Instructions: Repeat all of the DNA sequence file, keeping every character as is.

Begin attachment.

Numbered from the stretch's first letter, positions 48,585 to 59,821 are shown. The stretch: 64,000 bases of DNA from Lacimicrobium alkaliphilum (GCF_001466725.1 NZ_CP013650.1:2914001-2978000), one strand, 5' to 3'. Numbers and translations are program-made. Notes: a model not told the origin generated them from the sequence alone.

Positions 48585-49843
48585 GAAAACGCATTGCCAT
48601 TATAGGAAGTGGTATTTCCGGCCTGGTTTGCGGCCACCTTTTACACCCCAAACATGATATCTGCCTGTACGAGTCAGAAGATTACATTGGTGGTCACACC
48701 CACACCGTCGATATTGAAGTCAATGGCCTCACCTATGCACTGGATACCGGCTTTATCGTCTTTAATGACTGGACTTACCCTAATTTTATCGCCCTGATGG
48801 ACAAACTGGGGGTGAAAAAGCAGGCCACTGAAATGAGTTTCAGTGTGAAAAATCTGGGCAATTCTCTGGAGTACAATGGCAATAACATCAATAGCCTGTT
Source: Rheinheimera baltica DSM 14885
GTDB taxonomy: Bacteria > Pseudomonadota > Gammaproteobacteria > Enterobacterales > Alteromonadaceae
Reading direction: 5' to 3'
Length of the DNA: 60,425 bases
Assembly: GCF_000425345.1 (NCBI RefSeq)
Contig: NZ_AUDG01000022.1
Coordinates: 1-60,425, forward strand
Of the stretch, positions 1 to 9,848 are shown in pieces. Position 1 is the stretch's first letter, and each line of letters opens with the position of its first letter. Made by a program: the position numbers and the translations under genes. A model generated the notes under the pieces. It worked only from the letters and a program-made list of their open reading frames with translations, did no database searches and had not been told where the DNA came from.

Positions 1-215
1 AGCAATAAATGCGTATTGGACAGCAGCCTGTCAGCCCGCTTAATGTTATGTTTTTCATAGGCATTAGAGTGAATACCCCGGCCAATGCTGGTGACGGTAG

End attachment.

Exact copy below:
Numbered from the stretch's first letter, positions 48,585 to 59,821 are shown. The stretch: 64,000 bases of DNA from Lacimicrobium alkaliphilum (GCF_001466725.1 NZ_CP013650.1:2914001-2978000), one strand, 5' to 3'. Numbers and translations are program-made. Notes: a model not told the origin generated them from the sequence alone.

Positions 48585-49843
48585 GAAAACGCATTGCCAT
48601 TATAGGAAGTGGTATTTCCGGCCTGGTTTGCGGCCACCTTTTACACCCCAAACATGATATCTGCCTGTACGAGTCAGAAGATTACATTGGTGGTCACACC
48701 CACACCGTCGATATTGAAGTCAATGGCCTCACCTATGCACTGGATACCGGCTTTATCGTCTTTAATGACTGGACTTACCCTAATTTTATCGCCCTGATGG
48801 ACAAACTGGGGGTGAAAAAGCAGGCCACTGAAATGAGTTTCAGTGTGAAAAATCTGGGCAATTCTCTGGAGTACAATGGCAATAACATCAATAGCCTGTT
Source: Rheinheimera baltica DSM 14885
GTDB taxonomy: Bacteria > Pseudomonadota > Gammaproteobacteria > Enterobacterales > Alteromonadaceae
Reading direction: 5' to 3'
Length of the DNA: 60,425 bases
Assembly: GCF_000425345.1 (NCBI RefSeq)
Contig: NZ_AUDG01000022.1
Coordinates: 1-60,425, forward strand
Of the stretch, positions 1 to 9,848 are shown in pieces. Position 1 is the stretch's first letter, and each line of letters opens with the position of its first letter. Made by a program: the position numbers and the translations under genes. A model generated the notes under the pieces. It worked only from the letters and a program-made list of their open reading frames with translations, did no database searches and had not been told where the DNA came from.

Positions 1-215
1 AGCAATAAATGCGTATTGGACAGCAGCCTGTCAGCCCGCTTAATGTTATGTTTTTCATAGGCATTAGAGTGAATACCCCGGCCAATGCTGGTGACGGTAG